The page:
Many years ago, I asked a friend why he bought the house he did.
“It’s the white picket fence,” he said. “I saw it and fell in love.”
Which is sweet, but, I thought at the time, also stupid. Fortunately for our friendship, I kept my big mouth shut.
However, the reality is — when you make an investment, your emotions need to be kept out of the equation.
In the case of a house — it’s more than an investment. After all, you live in that house. So atmosphere and esthetics are important.
That being said, if a white picket fence is critical to your joy as a home owner — you can always add one to the property. …
I just found out that two people died who didn’t have to.
Because a co-worker had Covid, and decided not to tell anyone.
How do you make that decision?
How selfish do you have to be, to just not care enough to let people know? To not self-quarantine?
We are all fighting a horrible pandemic. Some of us have the luxury to self-isolate. Some do not.
There are essential workers who choose to put their lives on the line for the sake of others. …
I write articles about things that matter to me. That means that sometimes I write about my faith. This has led to occasional confrontations from those who seek to denigrate my faith.
How do I respond?
I ask them to respect me as I respect them.
I never push my faith on anyone.
If I write an article about it — well, you can choose not to read it. Even if you like to read my stuff, there are plenty of articles that don’t mention my faith at all. …
Today I was discussing Christian obedience with a friend. He was having a hard time with the concept. He told me that the thought of blindly obeying anyone, even God, makes him want to rebel. Yet his pastor kept emphasizing that the Bible tells us we must obey.
I told him I understood how he felt.
I pointed out to him that God created us with intelligence and a craving for freedom and independence. If God wanted obedient robots, surely He could have done that. But He didn’t. Instead, He gave us minds.
It’s not wrong to use what God gave us. …
I’ve always gotten along with men. Part of it is that I’ve had a brother, and was close to my uncles. Then, I went to MIT and majored in engineering. For better or worse, most of my colleagues and coworkers have been men.
It’s not that I don’t have close female friends or cherish the special bonds that women create. But my two closest friends are guys.
When I got married, I actually had three close male friends. If I’d had a traditional ceremony, they would have been part of my bridal party. …
I would imagine cupcake bakers might do well under Covid.
After all, who needs a fancy cake to share with friends when you’re not meeting friends? How much cake can you eat by yourself? Don’t answer that…
My Mom turned 80 in 2020. Back in the rosy days of early February, before masks and social distancing became a way of life, I sent out the invites for a special party for her.
After all, 80 is a milestone birthday.
Of course, my mom being my mom, she said she didn’t want anything fancy. Yet I know her. A gathering of friends chatting with her over her favorite food would light up her eyes and bring her great joy. …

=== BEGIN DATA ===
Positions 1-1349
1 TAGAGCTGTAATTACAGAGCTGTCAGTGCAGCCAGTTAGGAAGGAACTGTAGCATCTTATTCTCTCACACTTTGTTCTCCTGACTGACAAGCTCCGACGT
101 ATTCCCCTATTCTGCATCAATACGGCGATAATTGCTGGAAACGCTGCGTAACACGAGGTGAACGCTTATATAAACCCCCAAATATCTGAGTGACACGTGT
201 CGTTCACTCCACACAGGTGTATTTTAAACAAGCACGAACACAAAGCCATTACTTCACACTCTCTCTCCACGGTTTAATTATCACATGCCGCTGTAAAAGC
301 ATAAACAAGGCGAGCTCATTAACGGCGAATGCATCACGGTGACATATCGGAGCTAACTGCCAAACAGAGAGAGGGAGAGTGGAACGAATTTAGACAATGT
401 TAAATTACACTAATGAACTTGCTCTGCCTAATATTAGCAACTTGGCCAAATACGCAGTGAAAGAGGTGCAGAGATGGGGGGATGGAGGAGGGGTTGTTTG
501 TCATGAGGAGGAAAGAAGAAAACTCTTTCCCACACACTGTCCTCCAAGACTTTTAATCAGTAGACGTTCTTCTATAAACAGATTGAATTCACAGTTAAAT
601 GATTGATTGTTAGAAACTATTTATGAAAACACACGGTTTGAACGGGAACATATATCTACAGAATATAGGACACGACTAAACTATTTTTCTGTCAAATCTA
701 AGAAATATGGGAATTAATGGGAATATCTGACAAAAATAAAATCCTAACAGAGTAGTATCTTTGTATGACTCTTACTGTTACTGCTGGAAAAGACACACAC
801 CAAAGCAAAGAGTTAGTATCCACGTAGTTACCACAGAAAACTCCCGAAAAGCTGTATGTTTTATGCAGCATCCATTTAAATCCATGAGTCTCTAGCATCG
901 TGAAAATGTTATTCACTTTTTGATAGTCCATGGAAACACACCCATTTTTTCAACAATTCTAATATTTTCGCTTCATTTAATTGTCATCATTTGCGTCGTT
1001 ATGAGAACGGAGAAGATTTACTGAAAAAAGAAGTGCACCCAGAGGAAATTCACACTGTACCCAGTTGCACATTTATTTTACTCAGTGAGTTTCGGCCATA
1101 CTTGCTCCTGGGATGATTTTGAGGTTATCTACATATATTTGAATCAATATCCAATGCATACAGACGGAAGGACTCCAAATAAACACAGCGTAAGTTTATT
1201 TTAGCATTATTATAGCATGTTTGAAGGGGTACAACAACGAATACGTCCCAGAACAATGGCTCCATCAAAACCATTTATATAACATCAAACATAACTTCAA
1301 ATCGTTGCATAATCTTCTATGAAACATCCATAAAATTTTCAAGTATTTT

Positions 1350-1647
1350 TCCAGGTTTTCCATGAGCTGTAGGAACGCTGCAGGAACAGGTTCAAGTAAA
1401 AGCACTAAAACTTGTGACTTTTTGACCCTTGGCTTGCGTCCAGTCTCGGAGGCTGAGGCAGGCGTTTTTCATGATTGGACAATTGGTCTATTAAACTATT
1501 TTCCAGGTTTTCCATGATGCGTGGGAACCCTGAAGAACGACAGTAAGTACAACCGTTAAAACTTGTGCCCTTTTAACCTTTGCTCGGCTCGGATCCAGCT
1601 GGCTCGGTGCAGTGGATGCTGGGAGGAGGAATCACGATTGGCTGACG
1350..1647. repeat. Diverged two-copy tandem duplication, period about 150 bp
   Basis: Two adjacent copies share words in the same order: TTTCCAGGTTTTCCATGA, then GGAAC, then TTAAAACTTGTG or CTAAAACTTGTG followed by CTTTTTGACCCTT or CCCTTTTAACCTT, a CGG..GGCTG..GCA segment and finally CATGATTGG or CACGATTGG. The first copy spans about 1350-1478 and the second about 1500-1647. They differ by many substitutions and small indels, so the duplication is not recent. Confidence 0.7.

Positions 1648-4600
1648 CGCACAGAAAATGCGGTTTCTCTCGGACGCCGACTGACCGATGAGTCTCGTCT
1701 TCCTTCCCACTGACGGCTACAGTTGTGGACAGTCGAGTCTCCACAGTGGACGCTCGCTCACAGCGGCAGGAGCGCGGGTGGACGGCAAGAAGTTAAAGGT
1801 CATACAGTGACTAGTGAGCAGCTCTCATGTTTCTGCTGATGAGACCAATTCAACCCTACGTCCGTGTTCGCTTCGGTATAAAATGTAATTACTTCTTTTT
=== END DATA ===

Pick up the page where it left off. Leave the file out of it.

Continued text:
Three and a half years ago, my husband left me.
Since then, he’s suggested several times coming back. I’ve told him no. The definition of insanity is doing the same thing repeatedly hoping for a different result. I’m not insane. Why would I want to repeat a marriage that failed?
That being said, I’m friendly with him. Not intimate or close, but I’ll meet him for coffee or lunch once a month and enjoy it.
Part of this is because we share memories that I don’t share with anyone else.
While there were unhappy parts of our marriage, there were also some really great experiences we shared. …
When I adopted Snowy, he was 6 months old and had never been inside a house, except perhaps for a short period right after he was born. He balked when I tried to lead him indoors. Finally, I picked him up and carried him over the threshold.
He sat in the entry way, cowering. I offered him water and treats. I petted him and murmured kind words. None of it made a difference for probably 20 minutes. He trembled and whined.
Finally, he calmed down and his natural curiosity kicked in. …
I have an 11 month old white German Shepherd names Snowy. I got him when he was 6 months old, as a rescue. He’s my Covid puppy.
This morning, he hit a milestone.
We hiked off-leash in a park filled with majestic trees garbed in autumn splendor. There were LOTS of squirrels.
Snowy’s keen eyes would pick up the distant movement of leaves and he’d be off, charging at the squirrels. Thank God he never catches them. …
My Covid puppy is Snowy. He’s turning 11 months in about 10 days. He’s a handsome fellow, a rather large white German Shepherd.
When I got him, he’d never been inside a house before. He was 6 months old at the time. We had to carry him over the threshold. He proceeded to cower on the tile for a while, despite being offered food, water and treats. Eventually he became curious though and started to explore.
He has been relatively easy to train in many ways. He’s never had an accident in the house. Not one! I was amazed by this. He also learned very quickly not to jump on people. He is gentle with the cat but he still sometimes chases her. …